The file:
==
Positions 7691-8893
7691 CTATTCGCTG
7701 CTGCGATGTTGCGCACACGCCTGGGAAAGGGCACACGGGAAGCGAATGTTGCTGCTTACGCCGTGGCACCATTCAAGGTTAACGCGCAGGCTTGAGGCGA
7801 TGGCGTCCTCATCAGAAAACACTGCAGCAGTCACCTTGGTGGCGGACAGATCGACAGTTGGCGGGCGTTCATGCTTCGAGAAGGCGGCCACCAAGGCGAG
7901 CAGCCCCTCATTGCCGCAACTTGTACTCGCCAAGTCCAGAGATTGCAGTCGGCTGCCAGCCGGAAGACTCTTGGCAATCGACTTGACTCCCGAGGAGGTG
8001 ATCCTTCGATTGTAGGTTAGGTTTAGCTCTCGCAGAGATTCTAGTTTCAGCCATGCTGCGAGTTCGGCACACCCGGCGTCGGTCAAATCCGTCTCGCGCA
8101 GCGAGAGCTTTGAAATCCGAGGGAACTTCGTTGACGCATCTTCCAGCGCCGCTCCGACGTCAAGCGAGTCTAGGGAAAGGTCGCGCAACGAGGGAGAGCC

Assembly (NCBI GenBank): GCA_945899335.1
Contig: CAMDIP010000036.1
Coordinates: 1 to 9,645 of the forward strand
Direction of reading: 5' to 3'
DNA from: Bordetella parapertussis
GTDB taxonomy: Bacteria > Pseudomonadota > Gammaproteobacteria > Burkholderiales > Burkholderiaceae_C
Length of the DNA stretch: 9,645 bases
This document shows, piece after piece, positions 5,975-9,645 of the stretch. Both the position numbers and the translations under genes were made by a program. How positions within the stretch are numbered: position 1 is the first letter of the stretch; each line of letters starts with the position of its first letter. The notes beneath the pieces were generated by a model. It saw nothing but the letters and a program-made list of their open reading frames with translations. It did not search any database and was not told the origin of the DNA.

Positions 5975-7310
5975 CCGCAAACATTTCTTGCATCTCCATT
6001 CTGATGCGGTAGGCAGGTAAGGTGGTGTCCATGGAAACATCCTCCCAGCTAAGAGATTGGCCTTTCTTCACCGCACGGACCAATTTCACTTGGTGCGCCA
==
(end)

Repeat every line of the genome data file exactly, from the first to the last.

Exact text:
Positions 7691-8893
7691 CTATTCGCTG
7701 CTGCGATGTTGCGCACACGCCTGGGAAAGGGCACACGGGAAGCGAATGTTGCTGCTTACGCCGTGGCACCATTCAAGGTTAACGCGCAGGCTTGAGGCGA
7801 TGGCGTCCTCATCAGAAAACACTGCAGCAGTCACCTTGGTGGCGGACAGATCGACAGTTGGCGGGCGTTCATGCTTCGAGAAGGCGGCCACCAAGGCGAG
7901 CAGCCCCTCATTGCCGCAACTTGTACTCGCCAAGTCCAGAGATTGCAGTCGGCTGCCAGCCGGAAGACTCTTGGCAATCGACTTGACTCCCGAGGAGGTG
8001 ATCCTTCGATTGTAGGTTAGGTTTAGCTCTCGCAGAGATTCTAGTTTCAGCCATGCTGCGAGTTCGGCACACCCGGCGTCGGTCAAATCCGTCTCGCGCA
8101 GCGAGAGCTTTGAAATCCGAGGGAACTTCGTTGACGCATCTTCCAGCGCCGCTCCGACGTCAAGCGAGTCTAGGGAAAGGTCGCGCAACGAGGGAGAGCC

Assembly (NCBI GenBank): GCA_945899335.1
Contig: CAMDIP010000036.1
Coordinates: 1 to 9,645 of the forward strand
Direction of reading: 5' to 3'
DNA from: Bordetella parapertussis
GTDB taxonomy: Bacteria > Pseudomonadota > Gammaproteobacteria > Burkholderiales > Burkholderiaceae_C
Length of the DNA stretch: 9,645 bases
This document shows, piece after piece, positions 5,975-9,645 of the stretch. Both the position numbers and the translations under genes were made by a program. How positions within the stretch are numbered: position 1 is the first letter of the stretch; each line of letters starts with the position of its first letter. The notes beneath the pieces were generated by a model. It saw nothing but the letters and a program-made list of their open reading frames with translations. It did not search any database and was not told the origin of the DNA.

Positions 5975-7310
5975 CCGCAAACATTTCTTGCATCTCCATT
6001 CTGATGCGGTAGGCAGGTAAGGTGGTGTCCATGGAAACATCCTCCCAGCTAAGAGATTGGCCTTTCTTCACCGCACGGACCAATTTCACTTGGTGCGCCA